In a meticulous, home-by-home operation, Miami city workers are knocking on doors in COVID-19 hotspots to deliver face masks, gloves and hand sanitizer — and instructing people on how to properly use the gear.
“Hello!” one of the health care workers cries out in Spanish as her team of six visits Allapattah, a working-class neighborhood located between the Miami airport and wealthy seaside homes.
“We have masks!” she says, urging people to come to the door. Rafael Asencio, 71, a former construction worker born in the Dominican Republic, greets the team at the door of his humble home.
“Are you taking care of yourself? Where is your mask?” asks Cathy Burgos, the outreach team leader. The workers hand out bags with face masks, surgical gloves, bottles of hand sanitizer and an information brochure in English and Spanish.
Burgos makes sure that Asencio can properly put on his mask. “So tell me, what other preventive measures can you take?” she asks.
“I wash my hands,” he answers. Asencio told us that he did not know where to get free supplies and was thankful that the team knocked on his door.
Few Allapattah residents can work online from home, and since they are often out working, the neighborhood has become one of Miami’s virus hotspots.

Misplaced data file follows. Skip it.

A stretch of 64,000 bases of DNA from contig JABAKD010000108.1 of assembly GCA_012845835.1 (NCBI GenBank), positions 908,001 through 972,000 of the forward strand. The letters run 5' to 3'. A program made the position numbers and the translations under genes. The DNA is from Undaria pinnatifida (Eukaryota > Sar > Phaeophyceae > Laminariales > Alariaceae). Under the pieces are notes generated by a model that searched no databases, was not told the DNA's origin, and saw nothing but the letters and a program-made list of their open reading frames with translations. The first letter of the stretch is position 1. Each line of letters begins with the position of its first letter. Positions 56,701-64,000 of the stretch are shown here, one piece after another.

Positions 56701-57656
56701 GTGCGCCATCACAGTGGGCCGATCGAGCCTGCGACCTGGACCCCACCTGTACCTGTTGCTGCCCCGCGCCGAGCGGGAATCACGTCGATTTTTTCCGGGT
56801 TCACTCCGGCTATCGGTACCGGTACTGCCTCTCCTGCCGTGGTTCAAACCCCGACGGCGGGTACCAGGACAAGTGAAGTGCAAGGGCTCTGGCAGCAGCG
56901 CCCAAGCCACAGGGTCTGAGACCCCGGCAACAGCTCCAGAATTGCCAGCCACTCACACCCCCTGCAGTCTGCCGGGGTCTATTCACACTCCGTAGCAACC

Record numbers in Florida
In the past weeks, Florida has been registering thousands of new COVID-19 cases each day. On Tuesday alone there were 6,000, the fourth-highest since the crisis began — yet considerably lower than the record, 9,585, set on June 27.
Following the shocking spike in cases, officials in Miami County, Florida’s most populous region, began to dispatch virus outreach teams. “Everyone has been very receptive,” Burgos told us. “When we hand them masks and gloves, I want to see them wear them, to know that they understand their proper use.”
Florida’s Republican governor, Ron DeSantis, has refused to impose statewide orders to wear face masks, so each city and county has their own rules. Skeptics, especially among political conservatives, claim that wearing masks infringes on their personal liberties.
But as the number of virus cases soar, criticism over inaction is mounting and splits have emerged among Republicans — most dramatically on Monday when the mayor of Jacksonville, where President Donald Trump in August is set to accept his party’s nomination for a second term in office, made wearing masks in public mandatory.